Farmers reap big by restoring degraded forests

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By Jackson Okata

Farmers in Ghana are benefiting from a reforestation project financed by the African Development Bank.

It has enabled them to practise inter-cropping on degraded forestland, boosting their finances while restoring and conserving forests.

Ms Christiana Akwabea, from Seikwa in Bono region, is one of the happy beneficiaries. A forest plantation management company, Form Ghana, which took a trans-formative forestry project loan from the African Development Bank (AfDB), allocated her five hectares.

She is now practising inter-cropping and got 6,800kg from her first harvest. In the past, the mother of six owned no land and would buy maize from other farmers for resale.

“I had always wondered how I would get farmland for maize. Now, I just wait for a call from Form Ghana to complete the registration and land is allocated to me. This is encouraging and gives me a sense of reliability. I’m not burdened with getting land and money for land preparation,” she said.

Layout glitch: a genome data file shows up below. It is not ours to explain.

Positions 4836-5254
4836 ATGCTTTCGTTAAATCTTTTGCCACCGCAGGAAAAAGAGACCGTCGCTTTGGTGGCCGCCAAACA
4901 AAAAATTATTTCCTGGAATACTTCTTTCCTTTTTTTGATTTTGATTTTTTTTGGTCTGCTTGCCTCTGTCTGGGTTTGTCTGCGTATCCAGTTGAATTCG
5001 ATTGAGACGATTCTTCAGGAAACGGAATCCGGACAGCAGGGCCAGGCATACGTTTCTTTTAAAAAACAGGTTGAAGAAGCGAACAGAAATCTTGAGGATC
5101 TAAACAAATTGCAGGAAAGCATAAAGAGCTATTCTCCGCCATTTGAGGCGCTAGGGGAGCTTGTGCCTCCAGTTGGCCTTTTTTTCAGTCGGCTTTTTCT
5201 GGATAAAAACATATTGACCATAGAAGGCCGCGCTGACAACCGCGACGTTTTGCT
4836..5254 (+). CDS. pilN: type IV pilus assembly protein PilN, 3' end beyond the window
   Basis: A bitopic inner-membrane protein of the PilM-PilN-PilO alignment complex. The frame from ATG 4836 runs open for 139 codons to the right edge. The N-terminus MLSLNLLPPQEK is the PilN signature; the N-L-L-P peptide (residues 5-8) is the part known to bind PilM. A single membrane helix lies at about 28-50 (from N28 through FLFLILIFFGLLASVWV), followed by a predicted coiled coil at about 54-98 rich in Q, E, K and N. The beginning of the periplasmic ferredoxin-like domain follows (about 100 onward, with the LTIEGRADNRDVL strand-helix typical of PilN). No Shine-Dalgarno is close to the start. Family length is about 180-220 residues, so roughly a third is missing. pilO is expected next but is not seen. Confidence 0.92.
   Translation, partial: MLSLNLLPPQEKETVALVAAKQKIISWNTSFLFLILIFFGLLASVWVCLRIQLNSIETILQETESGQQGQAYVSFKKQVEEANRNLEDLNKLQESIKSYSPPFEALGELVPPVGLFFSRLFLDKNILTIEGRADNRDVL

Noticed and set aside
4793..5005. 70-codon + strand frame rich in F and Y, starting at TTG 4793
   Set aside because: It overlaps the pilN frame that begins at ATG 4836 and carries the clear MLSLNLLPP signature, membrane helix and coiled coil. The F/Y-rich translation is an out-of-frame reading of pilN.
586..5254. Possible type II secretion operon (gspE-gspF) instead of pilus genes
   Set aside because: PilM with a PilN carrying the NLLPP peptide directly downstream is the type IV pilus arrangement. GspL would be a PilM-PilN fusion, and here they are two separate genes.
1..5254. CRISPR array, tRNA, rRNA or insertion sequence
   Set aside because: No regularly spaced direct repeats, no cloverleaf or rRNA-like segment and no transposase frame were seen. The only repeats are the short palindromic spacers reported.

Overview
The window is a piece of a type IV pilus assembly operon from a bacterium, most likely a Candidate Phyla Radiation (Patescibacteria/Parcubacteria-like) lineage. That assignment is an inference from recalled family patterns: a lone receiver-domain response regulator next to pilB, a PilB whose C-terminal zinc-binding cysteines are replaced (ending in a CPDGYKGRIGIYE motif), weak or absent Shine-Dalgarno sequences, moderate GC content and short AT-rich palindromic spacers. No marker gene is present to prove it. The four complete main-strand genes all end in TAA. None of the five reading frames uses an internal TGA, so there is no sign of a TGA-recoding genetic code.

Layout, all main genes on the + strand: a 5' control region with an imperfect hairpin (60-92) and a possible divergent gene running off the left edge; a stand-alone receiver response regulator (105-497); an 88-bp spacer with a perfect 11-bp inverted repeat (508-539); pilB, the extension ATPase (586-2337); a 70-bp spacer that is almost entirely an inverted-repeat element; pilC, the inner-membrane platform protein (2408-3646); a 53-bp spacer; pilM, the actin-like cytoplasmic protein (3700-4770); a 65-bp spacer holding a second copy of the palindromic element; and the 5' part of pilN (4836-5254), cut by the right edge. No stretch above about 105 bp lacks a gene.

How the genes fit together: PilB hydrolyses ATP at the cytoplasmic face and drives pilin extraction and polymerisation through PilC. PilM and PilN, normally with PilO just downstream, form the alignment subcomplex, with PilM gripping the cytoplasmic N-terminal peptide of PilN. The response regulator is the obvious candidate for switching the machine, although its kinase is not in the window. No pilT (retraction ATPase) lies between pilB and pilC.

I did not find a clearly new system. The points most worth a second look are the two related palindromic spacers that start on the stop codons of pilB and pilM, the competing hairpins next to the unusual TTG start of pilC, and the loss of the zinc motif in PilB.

Motivated by the rewards from maize farming, the farmer wants to double the acreage of the crop.

“I have put up a two-bedroom house and pay fees for my son in Europe as well as my other children,” she said.

“I also plan to expand my house with the inscription ‘Form Ghana Nti’ (For the sake of Form Ghana). I look forward to improving the standards of living of my family and educating my children to the highest levels.”

Form Ghana has partnered with the AfDB, the Forest Investment Programme of the Climate Investment Funds and the Ghanaian Government, to undertake an innovative public-private partnership in its forest sector. The project entails the reforestation of degraded forest areas.

Ghana’s forests have been in decline since the 1970s due to severe overpopulation. It has more than 300,000 hectares of highly degraded forest reserve land.

To address the issue, the AfDB and the Forest Investment Programme agreed in 2016 to fund the Restoration of Degraded Forest Reserves through the Certified Plantation project, with a $10 million concessional loan from the Climate Invest Funds and $14 million from the AfDB.

“This project, a collaboration between African Development Bank and Form Ghana, is an important step towards the expansion of large-scale reforestation and landscape restoration projects in Africa,” said Mr Paul Hol, the Executive Director, Form Ghana.

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